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Using Mixins with PugJS

nkratzmeyer profile image Nathan Kratzmeyer Updated on ・2 min read

This post is the fifth in a short series on using the PugJS templating engine with nodejs and expressjs. In the last part, I covered using using "partials" in PugJS. In this post, I will demonstrate how to use Pug to create reusable blocks of code with mixins. Let's get started!

Starting Code

For brevity, I won't list our starting code here. To follow along, be sure your code is up to date with the last part. Final code is on GitHub here.

Adding a Mixin

Let's say you have a form element that you want to use in multiple places throughout your application. Furthermore, let's say you want to be able to style the form independently in each place. How might we do this? We could probably figure out a way to do this with conditional logic as described in part 3. However, this would probably not be the most efficient way to go about it. This is an excellent use-case for PugJS mixin functionality documented here. We're going to skip some of the basic examples and go to a slightly more advanced one, using attributes in mixins. First, let's create a partial file to declare our mixin. Under the partials folder, create a new file called mixins.pug with the following content.

mixin user-form
    form(action="/", method="post" class!=attributes.class)
        input#user-email(type="email", name="user-email")
        button(type="submit") Submit

Here we've declared our user form mixin. The interesting part is class!=attributes.class. As described in the Pug docs, mixins get an implicit 'attributes' argument which we will use to add attributes to our form. Now let's put our form to use. In main-layout.pug, at the very top above the DOCTYPE declaration, add this line:

include ../partials/mixins

This will give us access to our mixin from any file that extends main-layout. In index.pug add the mixin by adding this line to the bottom of the file (be sure to indent properly):


Now if you visit the home page in your browser, you should see your form at the bottom of the page. Notice that there is no class added to the form. Now let's add the form in a different spot and give it a class. In about.pug, add the following as the last line of the file.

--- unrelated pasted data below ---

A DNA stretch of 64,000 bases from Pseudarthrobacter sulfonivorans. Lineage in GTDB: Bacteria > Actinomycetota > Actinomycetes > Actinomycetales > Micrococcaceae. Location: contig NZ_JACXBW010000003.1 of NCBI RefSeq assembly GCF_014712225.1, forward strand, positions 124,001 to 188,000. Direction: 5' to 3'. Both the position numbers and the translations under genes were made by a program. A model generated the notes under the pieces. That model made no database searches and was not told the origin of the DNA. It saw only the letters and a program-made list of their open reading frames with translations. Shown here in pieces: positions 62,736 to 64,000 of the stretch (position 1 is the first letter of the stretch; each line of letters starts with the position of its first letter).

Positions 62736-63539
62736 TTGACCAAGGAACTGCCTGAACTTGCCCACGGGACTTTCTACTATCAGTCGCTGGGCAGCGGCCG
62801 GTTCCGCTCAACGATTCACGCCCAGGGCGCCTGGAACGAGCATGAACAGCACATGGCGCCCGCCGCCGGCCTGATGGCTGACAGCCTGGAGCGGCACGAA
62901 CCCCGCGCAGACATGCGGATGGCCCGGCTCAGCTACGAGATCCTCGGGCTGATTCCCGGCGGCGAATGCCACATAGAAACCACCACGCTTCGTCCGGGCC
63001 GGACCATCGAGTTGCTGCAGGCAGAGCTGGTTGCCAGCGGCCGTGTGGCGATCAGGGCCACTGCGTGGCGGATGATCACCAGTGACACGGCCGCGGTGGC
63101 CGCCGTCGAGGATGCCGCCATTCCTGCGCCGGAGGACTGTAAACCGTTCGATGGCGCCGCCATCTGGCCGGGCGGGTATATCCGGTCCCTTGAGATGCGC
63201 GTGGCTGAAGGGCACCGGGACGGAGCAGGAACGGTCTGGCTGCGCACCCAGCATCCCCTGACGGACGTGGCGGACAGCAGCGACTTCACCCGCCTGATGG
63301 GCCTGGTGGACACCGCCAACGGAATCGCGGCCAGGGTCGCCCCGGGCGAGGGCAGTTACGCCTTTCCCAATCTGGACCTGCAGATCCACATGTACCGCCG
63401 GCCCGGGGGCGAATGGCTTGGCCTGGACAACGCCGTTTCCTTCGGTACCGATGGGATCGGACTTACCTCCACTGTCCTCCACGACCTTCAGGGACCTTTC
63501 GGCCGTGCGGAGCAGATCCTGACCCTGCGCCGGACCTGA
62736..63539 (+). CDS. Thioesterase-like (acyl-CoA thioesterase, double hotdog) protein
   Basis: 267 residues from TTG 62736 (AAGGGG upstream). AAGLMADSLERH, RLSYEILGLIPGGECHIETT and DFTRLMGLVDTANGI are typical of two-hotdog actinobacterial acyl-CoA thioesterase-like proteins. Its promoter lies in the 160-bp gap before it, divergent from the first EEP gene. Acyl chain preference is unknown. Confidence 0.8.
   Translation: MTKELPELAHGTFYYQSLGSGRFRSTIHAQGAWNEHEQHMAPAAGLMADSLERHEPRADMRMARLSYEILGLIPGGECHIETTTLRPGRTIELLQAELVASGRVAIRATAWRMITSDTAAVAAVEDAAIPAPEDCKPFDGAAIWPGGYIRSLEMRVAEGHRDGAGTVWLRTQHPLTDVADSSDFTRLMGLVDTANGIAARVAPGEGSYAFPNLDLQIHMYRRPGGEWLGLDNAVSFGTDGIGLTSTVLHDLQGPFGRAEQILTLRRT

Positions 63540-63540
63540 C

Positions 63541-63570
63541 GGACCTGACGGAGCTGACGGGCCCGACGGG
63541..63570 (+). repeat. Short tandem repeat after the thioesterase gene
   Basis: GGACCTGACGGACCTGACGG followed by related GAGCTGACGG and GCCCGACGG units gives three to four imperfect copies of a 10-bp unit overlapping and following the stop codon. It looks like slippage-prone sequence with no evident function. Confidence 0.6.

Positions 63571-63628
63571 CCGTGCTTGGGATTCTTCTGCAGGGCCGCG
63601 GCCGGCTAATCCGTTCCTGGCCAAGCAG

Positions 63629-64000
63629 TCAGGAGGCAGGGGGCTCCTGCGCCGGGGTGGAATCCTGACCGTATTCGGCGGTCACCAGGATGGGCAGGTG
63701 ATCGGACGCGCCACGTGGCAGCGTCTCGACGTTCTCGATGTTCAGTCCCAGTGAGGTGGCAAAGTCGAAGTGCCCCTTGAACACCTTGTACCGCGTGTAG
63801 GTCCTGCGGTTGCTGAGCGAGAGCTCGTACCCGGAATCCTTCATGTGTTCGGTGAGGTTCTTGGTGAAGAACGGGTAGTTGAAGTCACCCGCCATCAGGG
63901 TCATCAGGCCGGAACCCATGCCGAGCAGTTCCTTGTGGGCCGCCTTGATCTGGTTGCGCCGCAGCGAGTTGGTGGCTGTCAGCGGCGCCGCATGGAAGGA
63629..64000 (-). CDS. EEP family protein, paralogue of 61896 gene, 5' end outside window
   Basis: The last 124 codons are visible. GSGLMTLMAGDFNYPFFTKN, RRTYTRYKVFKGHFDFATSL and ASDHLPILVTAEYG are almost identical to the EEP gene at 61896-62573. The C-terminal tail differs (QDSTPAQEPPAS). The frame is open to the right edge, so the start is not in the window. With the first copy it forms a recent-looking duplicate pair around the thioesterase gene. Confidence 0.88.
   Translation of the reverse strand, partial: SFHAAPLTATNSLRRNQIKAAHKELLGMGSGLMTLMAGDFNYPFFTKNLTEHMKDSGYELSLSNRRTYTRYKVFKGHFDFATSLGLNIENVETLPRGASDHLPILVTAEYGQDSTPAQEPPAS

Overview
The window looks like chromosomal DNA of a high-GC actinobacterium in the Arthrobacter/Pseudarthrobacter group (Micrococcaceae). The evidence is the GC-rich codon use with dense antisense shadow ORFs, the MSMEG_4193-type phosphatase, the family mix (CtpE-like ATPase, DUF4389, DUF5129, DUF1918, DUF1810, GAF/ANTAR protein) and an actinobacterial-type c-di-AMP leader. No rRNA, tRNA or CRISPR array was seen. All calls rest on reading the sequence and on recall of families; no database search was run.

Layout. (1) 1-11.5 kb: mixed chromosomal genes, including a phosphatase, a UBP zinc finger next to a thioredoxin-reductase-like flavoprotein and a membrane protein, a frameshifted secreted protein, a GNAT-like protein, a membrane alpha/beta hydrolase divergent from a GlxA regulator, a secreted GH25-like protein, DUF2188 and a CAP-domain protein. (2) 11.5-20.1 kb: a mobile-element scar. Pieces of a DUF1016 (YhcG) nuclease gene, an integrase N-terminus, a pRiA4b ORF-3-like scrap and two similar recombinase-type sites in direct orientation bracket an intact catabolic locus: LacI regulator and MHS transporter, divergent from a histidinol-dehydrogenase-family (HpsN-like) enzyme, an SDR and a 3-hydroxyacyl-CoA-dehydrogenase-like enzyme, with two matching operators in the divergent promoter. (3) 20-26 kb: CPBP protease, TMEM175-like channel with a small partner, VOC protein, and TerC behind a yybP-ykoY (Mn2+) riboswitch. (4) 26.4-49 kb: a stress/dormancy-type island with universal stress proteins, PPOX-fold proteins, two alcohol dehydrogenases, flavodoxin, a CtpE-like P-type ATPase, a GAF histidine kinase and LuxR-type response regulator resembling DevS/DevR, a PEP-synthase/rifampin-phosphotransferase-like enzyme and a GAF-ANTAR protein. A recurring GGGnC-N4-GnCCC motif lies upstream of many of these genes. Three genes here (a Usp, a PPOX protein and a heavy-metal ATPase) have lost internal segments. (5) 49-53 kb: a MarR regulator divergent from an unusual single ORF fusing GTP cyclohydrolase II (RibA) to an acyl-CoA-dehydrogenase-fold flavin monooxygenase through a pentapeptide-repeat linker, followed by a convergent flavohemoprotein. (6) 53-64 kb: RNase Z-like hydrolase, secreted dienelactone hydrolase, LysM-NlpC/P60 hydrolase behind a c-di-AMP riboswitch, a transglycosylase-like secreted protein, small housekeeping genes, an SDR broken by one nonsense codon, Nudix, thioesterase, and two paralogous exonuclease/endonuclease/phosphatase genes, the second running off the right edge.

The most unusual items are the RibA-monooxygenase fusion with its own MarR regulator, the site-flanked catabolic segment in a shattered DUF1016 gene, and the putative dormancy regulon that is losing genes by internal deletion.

With this usage, we have specified that we want to apply a class of 'modal' to the form. Now if you visit the 'about' page, you should see the form with the correct class applied.


In this post I've gone over using mixins with PugJS. We've seen how to create reusable blocks of code to which we can apply different attributes depending on context.
Hope this was helpful and corrections/comments/critiques are welcome!

Discussion (5)

mariana0pachon profile image
Mariana Pachón Puentes

Thank you for this series! It's helping me make a very minimal and nice website. Concering the mixins file, I think it should be mixins.pug, not mixins.js

nkratzmeyer profile image
Nathan Kratzmeyer Author

You are right! Fixed and thank you!

mariana0pachon profile image
Mariana Pachón Puentes

Hello! Not sure if this is the place to ask but I wanted to test deploying to GitHub pages before developing further. My folder structure is something similar to yours. The problem: GitHub pages is only showing the Readme. I've read that it has to do with the root directory not having an index.html, and defaulting to render the readme. I have tried some solutions but it might be different for Pug because I still have the same issue. Is there anything you could help with for this? Thank you!


  • index.js
  • node_modules/
  • package.json
  • package-lock.json
  • assets/
    • images/
    • scripts/
    • styles/
  • views/
    • index.pug
    • layouts/
    • views/
mommocmoc profile image

As I know, GitHub Pages support static sites only.
See this :

gamerman2001 profile image
Troy Gooden

Thanks for the mixin tip, I was looking for a way to tie a portion of a template to a response from the server and I think this is exactly what I needed. Thank you.

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